I don't know why but I find early powder horns fascinating in their construction and their use. These ordinary but important containers for gunpowder were also canvases for their owner's art and design. The art on powder horns can range from engraved initials to large and intricate designs. Cow horns were not completely hollow and the larger end was cut off and a wooden plug was added to this end to secure the horn. Tiny nails or tacks were driven into the horn to attach the plug which also gives us a form of dating the powder horns in our collections. Horns with only a few nails used to attach that wood plug were most probably from the 1700's. There was no need to waste nails (quite expensive at this time) because the next step was to soak the horns in warm water so they could be shaved and/or carved with the added advantage of shrinking the areas around the nails. Shaving your horn allowed you to see how much powder was still in the container.
This was a tricky process as you had to know just how far to shave the horn so it didn't become brittle and break. Some horns were only partially shaved down and were then decorated with carved rings or inscribed to accentuate the different colors of the horn and others were then engraved with beautiful designs. Included in the transformation of a cow horn into a beautiful and useful powder horn, is the making of the pouring end of the horn (the small end) and some of the ways this end could be made beautiful. In the 1700's, an applied strap attachment called a 'dog head' strap used to preserve the pouring end and its wooden stopper. I show one of these wonderful strap attachments here and even though it is highly stylized, you can still see the resemblance to a dog's head.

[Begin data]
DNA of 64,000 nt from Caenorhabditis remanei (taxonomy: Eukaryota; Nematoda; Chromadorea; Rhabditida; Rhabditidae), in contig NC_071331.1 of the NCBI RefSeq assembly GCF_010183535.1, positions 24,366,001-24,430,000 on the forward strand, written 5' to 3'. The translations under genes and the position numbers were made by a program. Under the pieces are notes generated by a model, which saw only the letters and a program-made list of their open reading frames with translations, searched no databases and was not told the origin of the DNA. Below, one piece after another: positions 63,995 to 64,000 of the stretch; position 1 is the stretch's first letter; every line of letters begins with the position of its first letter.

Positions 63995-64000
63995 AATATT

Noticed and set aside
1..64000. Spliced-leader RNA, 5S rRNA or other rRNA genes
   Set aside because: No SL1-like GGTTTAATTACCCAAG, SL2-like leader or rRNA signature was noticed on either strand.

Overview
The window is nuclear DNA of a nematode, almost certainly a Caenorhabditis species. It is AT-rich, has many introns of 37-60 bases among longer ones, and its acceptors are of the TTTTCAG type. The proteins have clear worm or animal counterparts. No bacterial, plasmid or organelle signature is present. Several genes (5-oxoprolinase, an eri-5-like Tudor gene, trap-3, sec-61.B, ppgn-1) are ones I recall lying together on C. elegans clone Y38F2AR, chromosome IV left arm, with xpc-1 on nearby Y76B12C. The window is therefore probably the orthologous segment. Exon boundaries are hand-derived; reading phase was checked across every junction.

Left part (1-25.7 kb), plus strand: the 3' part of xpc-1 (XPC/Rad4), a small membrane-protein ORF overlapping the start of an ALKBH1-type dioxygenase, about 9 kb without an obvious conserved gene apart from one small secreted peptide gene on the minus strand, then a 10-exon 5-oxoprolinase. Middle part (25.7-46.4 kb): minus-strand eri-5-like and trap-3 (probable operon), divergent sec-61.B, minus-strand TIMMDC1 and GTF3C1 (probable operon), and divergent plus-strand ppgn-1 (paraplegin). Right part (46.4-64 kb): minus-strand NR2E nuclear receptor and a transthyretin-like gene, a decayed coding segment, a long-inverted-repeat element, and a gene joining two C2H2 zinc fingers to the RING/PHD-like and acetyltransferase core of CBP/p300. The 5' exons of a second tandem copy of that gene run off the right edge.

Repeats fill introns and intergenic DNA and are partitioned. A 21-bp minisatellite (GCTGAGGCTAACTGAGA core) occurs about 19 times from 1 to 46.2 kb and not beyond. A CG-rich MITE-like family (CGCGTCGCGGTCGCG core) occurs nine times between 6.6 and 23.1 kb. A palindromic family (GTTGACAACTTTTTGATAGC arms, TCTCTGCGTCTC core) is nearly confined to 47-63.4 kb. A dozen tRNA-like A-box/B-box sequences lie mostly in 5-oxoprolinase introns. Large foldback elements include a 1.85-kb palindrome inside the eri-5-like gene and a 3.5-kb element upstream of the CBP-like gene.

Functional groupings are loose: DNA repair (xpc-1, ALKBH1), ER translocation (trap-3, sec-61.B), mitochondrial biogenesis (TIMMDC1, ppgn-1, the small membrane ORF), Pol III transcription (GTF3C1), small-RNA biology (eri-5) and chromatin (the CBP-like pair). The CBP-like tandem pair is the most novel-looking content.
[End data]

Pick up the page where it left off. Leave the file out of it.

Did you know that there was a reason for that curve in a powder horn other than just the fact that the cow's horn was naturally curved?
It was important, in an age of single shot guns, that you could fire, reload, and fire again as quickly as possible and having a powder horn that could be carried comfortably near your waist was vital to survival. When looking at powder horns, you can see that there are horns that curve to both the right and the left sides. If you were right-handed, you would carry your gunpowder on your right side in a comfortable position so you could quickly access that gunpowder to reload your musket or 'Brown Betty'.
There are also tiny powder horns that are not powder horns at all but are 'priming' horns. These were used to prime the pan with fine black powder not the coarser gunpowder. Is it any wonder that I find these relics of our past so interesting? Check them out on my website today! I know you will be intrigued!